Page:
I have a scary good short story to share with you today.
Beneath, an Edritch City Short, by Robin Heggelund Hansen.
Come on in and enjoy my review.
There’s a glimpse inside the book.
Check out the awesome graphic cover art.
And don’t forget to enter the giveaway!
Eldritch City Shorts
Robin Heggelund Hansen
Date of Publication: March 21st, 2015
Number of pages: 15 / Word Count: 5100
This was a really quick read but so much fun.
I’m always amazed when a short story has so much going on.
The city of Eldritch has an atmosphere about it. Like a pall that is felt strongly by newcomers while residents have become accustomed to it. It sticks to you like humidity on a hot sultry day.
A stranger enters the police station, exhibiting all of the signs of the Eldritch City air. He looks uncomfortable in his own skin. Deputy Swanson came from the Heartbrook Sheriff’s Office to see the officer who handled an old murder case.
The case involves the murders of Mr. Phillips and his daughter nine years ago. The suspect list is small. Just the surviving wife and young son. But the deaths were so bizarre. The corpses looked like they’d been chewed on and the case remained open.
The widows account of a strange creature bursting from the ground and killing her family leaves the investigating officer skeptical but the case haunts him.
I was skeptical myself as to whether there really was a monster. But then how do you explain the signs of chewing? And that the wife and son told the same story?
A new light is shone on the old case when the widow, released after nine years in a sanitarium, commits suicide and her son, the other survivor, disappears after having visited her.
The two officers return to the crime scene and that’s where the truth reveals itself.
Of course they venture out there at night. It wouldn’t be right if they went out there during the day.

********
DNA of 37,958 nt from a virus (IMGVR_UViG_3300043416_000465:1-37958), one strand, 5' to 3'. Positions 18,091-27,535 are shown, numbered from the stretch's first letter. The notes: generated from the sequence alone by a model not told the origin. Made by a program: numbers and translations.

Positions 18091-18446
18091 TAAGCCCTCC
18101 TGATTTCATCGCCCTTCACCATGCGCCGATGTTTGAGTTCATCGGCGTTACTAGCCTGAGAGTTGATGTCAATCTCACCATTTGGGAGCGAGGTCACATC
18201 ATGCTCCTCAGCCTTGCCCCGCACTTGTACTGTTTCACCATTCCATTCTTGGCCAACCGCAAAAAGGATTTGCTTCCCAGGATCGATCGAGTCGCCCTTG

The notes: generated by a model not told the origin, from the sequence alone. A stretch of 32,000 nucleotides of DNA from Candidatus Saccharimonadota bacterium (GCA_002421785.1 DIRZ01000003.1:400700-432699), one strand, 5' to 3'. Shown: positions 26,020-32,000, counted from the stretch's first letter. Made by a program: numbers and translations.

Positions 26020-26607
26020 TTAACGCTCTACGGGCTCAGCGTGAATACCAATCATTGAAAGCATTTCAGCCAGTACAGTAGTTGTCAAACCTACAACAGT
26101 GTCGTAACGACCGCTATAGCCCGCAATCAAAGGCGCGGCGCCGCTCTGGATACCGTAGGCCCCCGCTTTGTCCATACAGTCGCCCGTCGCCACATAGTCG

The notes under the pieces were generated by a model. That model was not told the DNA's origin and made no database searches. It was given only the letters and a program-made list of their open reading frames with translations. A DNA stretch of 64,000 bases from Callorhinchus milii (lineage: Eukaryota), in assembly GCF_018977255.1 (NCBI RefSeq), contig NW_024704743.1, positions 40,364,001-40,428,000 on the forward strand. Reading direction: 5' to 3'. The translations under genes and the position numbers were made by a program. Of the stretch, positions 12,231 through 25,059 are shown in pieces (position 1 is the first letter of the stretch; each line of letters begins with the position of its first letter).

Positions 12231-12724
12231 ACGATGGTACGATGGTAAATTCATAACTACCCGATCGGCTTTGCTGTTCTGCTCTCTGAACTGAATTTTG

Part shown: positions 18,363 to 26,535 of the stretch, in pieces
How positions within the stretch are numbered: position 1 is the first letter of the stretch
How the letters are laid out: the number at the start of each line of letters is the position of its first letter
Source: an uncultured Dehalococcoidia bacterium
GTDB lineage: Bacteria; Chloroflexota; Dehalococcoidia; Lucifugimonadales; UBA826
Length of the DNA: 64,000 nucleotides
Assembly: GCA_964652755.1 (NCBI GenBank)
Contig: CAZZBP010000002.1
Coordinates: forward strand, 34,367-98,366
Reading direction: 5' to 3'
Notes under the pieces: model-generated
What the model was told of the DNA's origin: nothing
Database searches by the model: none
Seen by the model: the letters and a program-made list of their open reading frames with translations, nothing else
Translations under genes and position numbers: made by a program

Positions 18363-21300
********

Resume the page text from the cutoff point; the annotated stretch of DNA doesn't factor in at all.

I liked how the author gave the town an oppressing atmosphere. It lent to the eeriness of the events and built on the suspense.
Character development was good too. Even with the main character and narrator never revealing his name, I could almost picture what he looked like and while I didn’t hear from some of the others, their stories made them come to life.
There is another short story in this series and more to come. If I’m not mistaken, they are all stand alone and can be read in any order. Not sure, but that’s how it sounds to me. I’d like to read all of them.
The plot is somewhat predictable and not super scary, but I love these types of stories and my imagination ran wild. Another thing, the cover art graphics are awesome.
Nine years have passed since the tragic and mysterious deaths of Mr. Phillips and his daughter.
A new clue surfaces, one which the lead investigator will follow to the brink of insanity.
Available at Amazon
To whoever reads this: I feel that I must apologize if what you find on these pieces of paper appears to be nothing more than a collection of near-indecipherable words. I can assure you that I have tried everything I can think of, and yet I cannot keep my hands from trembling. This, however, is only a symptom of my much greater problems.